Cataract Surgery: Lens Implant Options

Cataract Surgery

A cataract is a progressive clouding of the natural lens inside the eye. If this clouding impairs your ability to do tasks and new glasses won’t improve symptoms, surgery may be your best option. Cataract surgery involves removing the cloudy cataract lens and replacing it with a clear intraocular lens (IOL) to restore vision and depth perception. Since IOLs can incorporate varying amounts of your glasses prescription into them, depending on the type of IOL selected, it may also reduce dependence on glasses for seeing near, far, or both. (Please go to the Cataracts page under the "Eye Disorders" tab for more detailed information.)


The following was written to help prepare you for a discussion with your eye care specialist as to which type of lens implant is best for your lifestyle and budget.

Cataract--implant%20%26%20chart_edited.j

Lens Implant
(replaces cataract)         
Clear Image

Types of Lens Implants (IOLs)

There are three main types of IOLs—monofocal, toric and multifocal. All IOLs improve how well you can see with glasses after surgery; the specific type determines how well you will see without glasses. Monofocal IOLs are the only IOLs covered and paid for by Medicare and insurance. Advanced technology toric and multifocal IOLs that can further reduce dependence on glasses after surgery are not considered a medical necessity and, therefore, are not covered by medical, vision, or other insurances. If you select an advanced technology IOL, your insurance will still provide coverage for the surgery, however, you are responsible for the cost of the IOL itself and additional testing. Which type of implant is best for you depends on your vision, lifestyle, eye anatomy, surgeon’s recommendations, expectations and budget.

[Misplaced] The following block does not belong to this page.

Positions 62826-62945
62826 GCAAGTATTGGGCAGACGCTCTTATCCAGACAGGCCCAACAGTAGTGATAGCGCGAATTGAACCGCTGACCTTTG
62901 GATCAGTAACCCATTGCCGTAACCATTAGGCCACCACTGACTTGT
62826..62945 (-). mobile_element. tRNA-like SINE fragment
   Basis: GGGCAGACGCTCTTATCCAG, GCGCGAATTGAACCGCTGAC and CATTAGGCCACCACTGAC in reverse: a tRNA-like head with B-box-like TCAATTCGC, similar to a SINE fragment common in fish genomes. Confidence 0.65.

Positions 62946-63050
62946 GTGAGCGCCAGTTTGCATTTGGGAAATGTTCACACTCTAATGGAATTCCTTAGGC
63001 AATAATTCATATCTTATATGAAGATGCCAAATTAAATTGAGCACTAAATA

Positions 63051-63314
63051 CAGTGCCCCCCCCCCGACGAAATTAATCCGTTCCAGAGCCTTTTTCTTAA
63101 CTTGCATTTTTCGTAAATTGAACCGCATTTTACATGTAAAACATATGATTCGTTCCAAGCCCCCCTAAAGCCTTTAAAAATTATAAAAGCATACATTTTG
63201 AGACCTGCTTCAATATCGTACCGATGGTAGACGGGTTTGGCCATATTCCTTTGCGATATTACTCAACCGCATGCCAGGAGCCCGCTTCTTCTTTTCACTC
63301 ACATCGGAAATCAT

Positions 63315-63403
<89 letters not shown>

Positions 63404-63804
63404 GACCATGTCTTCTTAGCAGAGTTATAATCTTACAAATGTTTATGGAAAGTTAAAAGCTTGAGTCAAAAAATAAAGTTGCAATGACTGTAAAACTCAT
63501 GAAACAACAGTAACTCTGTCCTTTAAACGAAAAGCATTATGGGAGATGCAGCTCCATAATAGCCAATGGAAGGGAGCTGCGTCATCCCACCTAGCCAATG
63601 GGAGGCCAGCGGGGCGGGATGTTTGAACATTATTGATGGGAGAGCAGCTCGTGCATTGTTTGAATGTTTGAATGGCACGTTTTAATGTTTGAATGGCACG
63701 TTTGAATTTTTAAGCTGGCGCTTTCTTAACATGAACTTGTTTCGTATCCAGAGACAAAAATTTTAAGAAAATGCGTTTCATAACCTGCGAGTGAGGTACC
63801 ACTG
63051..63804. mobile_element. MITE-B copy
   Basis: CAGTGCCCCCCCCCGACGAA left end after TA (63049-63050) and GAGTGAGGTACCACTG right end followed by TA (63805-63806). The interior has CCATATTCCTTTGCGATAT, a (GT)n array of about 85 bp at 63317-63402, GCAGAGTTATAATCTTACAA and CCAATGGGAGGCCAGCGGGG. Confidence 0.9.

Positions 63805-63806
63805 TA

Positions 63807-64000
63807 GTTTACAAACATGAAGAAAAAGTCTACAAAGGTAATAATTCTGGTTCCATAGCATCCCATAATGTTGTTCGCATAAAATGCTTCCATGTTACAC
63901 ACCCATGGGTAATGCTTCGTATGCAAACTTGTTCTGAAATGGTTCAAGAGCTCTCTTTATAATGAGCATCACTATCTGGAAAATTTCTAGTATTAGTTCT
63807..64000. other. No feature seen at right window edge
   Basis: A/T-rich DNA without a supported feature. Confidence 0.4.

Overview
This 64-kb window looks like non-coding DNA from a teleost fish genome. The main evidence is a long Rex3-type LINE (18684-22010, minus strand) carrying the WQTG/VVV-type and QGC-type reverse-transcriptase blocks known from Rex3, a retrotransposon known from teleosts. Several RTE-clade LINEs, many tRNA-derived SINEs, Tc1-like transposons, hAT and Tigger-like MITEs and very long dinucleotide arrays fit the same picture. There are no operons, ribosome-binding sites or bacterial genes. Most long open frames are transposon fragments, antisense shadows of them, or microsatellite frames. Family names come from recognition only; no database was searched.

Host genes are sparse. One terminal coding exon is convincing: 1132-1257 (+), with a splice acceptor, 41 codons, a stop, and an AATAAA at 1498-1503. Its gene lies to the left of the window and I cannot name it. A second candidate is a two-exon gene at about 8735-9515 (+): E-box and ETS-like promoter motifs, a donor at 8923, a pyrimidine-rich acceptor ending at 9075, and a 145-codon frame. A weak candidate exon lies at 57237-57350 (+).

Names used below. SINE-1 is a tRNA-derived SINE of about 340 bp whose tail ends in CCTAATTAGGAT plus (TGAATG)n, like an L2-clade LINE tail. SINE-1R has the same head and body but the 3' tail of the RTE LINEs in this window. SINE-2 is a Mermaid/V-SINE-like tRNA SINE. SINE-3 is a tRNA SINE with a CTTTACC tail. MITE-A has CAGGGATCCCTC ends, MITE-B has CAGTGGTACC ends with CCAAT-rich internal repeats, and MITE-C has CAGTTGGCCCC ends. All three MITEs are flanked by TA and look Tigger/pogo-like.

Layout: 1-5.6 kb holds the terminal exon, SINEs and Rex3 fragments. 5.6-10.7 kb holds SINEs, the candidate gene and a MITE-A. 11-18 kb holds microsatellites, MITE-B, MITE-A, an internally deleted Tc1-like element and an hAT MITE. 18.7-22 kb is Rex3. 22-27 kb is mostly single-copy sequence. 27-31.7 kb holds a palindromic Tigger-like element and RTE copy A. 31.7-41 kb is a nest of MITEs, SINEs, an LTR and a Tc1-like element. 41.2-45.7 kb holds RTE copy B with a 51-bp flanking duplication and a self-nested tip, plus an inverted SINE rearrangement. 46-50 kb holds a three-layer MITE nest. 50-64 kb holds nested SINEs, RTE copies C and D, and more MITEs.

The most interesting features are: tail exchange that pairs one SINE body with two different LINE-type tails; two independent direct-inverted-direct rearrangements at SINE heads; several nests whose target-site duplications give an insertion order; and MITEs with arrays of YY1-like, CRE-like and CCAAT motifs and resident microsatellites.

Monofocal Lens: Fixed Focus Capability          


The monofocal IOL is a fixed-focus implant. This means that: 

 

  • IF you DO NOT have a visually significant amount of astigmatism (an oval-shaped eye that distorts vision), the monofocal IOL provides clear vision without glasses at one fixed distance—either far away OR near, but NOT BOTH.

    • If your lens prescription is set for far (driving, watching TV, etc.), you will need glasses to see near.

    • If your lens prescription is set for near (reading, close tasks, etc.) or intermediate (computer work, etc.), you will need glasses to see far

    • If you have successfully used contact lenses for “monovision” (one lens prescription for near and the other for distance), cataract surgery can be done to achieve similar results.

    • No matter what the IOL prescription, there may still be a need to wear glasses to fine­-tune vision even at the targeted distance. 

  • If you DO have significant astigmatism, you will need glasses/bifocals to see clearly at ALL distances.

  • Monofocal lenses are covered by Medicare and insurance—subject to deductibles and co-insurance. 
     

Advanced Technology IOL Options
Toric Lens:  Astigmatism-Correction Capability      


In addition to providing for clear vision near or far, the toric IOL includes a correction for astigmatism. Astigmatism is a condition in which the cornea is more oval­-shaped, like an egg, rather than round, like a normal eye. This causes images to appear blurry at all distances and is typically corrected with glasses or contact lenses. After cataract surgery, however, a toric IOL can help to achieve best vision either at near or far without glasses or contact lenses by correcting the astigmatism.